Evan Grant – Seeper

On Friday 13th of March, we were joined by Seeper founder Evan Grant. Seeper is an arts and technology collective which employees graphic designers and programmers etc, much like a traditional digital agency.

When describing how it all started, Evan recalls a time in 1995 when he came across a midi file version of a song by No Doubt on the internet. Being blown away by the is, Gavin decided to study media at college. After graduating college in 1998, he applied to Bournemouth University as, like still today, its Digital Media Design (under a different name, New Media Design) had a very good reputation. Unfortunately has application was not successful and joined a similar degree in Lincoln. Part way through the first year, after hearing some people had left the degree at Bournemouth University, Evan reached out to Mik Parsons. After faking a portfolio he was allowed to continue his degree and BU.

At this time BU was teaching CD-ROM design. Seeing the writing on the wall, Evan argued for web technologies but BU insisted on CD-ROM. Evan decided to pursue web technologies anyway and started his own company using a VW Camper as his office with some of his fellow students. At this point, Evan wasn’t attending university much, deeming it more important to follow his passion. The university tried to remove him from the course, but he fought for his place as was able to successfully complete his degree. I admire Evan for defending what he believed for and his belief in pursuing what at the time was a new technology. I hope to be able to do something similar with my final project which uses a lot of new technologies and combining them together.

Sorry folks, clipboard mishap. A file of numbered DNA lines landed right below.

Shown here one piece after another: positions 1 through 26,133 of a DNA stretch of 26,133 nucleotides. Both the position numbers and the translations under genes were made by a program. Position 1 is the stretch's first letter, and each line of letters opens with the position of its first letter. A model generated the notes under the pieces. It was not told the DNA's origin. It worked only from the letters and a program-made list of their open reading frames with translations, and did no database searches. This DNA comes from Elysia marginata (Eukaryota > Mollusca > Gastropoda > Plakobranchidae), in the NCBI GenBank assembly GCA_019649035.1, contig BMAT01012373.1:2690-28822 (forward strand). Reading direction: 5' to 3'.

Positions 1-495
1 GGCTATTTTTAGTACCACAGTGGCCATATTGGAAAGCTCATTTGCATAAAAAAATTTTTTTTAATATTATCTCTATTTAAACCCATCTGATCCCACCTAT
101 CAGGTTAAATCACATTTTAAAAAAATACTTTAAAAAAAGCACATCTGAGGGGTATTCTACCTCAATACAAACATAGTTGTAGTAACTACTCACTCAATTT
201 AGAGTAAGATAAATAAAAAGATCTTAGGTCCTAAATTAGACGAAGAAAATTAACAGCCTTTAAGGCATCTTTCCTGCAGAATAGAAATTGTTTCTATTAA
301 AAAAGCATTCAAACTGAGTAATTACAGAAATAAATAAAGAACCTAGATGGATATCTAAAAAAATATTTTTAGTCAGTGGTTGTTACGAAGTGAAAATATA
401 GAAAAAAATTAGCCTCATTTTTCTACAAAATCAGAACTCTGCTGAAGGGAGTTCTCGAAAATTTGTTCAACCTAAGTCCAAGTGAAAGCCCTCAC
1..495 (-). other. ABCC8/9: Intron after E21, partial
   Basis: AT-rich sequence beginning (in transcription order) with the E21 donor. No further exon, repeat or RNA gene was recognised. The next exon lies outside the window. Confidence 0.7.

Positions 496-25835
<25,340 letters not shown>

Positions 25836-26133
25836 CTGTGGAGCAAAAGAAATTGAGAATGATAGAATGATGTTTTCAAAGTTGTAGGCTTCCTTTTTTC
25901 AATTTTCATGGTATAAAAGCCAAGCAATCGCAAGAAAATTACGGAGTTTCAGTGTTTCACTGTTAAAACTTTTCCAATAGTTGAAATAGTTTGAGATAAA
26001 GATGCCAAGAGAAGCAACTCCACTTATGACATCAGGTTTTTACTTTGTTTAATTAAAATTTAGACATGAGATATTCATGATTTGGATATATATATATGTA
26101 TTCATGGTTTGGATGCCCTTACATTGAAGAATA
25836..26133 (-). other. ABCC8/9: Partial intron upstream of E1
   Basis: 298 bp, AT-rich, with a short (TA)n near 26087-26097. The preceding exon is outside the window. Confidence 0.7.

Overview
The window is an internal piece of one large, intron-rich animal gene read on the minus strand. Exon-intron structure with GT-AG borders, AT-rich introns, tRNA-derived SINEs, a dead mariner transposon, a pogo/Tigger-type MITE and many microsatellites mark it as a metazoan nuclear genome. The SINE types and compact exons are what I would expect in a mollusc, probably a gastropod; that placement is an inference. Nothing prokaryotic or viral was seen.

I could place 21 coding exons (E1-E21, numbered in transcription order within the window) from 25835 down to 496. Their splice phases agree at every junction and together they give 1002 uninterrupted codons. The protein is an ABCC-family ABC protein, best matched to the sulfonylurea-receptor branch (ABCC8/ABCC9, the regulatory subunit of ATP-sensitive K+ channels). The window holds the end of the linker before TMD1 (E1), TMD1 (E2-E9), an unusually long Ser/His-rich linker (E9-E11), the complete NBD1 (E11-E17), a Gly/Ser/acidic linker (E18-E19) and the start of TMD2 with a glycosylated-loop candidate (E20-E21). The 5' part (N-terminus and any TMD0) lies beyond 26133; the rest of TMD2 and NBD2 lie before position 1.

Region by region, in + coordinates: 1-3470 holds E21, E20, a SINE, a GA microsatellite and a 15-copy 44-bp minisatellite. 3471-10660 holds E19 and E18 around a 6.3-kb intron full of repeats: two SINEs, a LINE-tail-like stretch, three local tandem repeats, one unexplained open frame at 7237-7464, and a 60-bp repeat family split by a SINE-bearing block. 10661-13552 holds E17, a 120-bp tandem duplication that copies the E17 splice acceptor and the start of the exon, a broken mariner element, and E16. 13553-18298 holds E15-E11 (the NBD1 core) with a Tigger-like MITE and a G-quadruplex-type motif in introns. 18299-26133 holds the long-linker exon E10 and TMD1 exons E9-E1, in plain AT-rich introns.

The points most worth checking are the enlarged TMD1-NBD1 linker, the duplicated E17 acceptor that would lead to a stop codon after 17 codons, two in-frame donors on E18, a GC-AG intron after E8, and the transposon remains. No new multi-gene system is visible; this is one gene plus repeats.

Eventually, Evan grew tired of screen based technology and decided to pursue his interested in other fields of interactivity. For TED talk in 2010, he designed an installation that consisted of a mutli-touch inflatable ball, which Google saw and asked him to create an updated version featuring Google Maps and YouTube videos from around the world in an attempt to making data physical. Similarly with Fishrod, I really like the concept of bringing the digital world in the physical world.

During the session with Evan, he told us that ages from three to ninety should be able to use and interact with his installations with no instructions. This is a concept I have tried to use in my own project, making it as intuitive as possible. Unfortunately, as I am using Google Glass, I have very little control over how a user interacts with it, but I have made it possible for everything to be controlled by simple, plain English voice commands.

On speaking about career paths, Evan had some advice for us that I found really helpful. He says people are most successful in doing what they are most passionate about. Getting excited about a subject in infectious, this type of positively can flow through other people.

April 29, 2015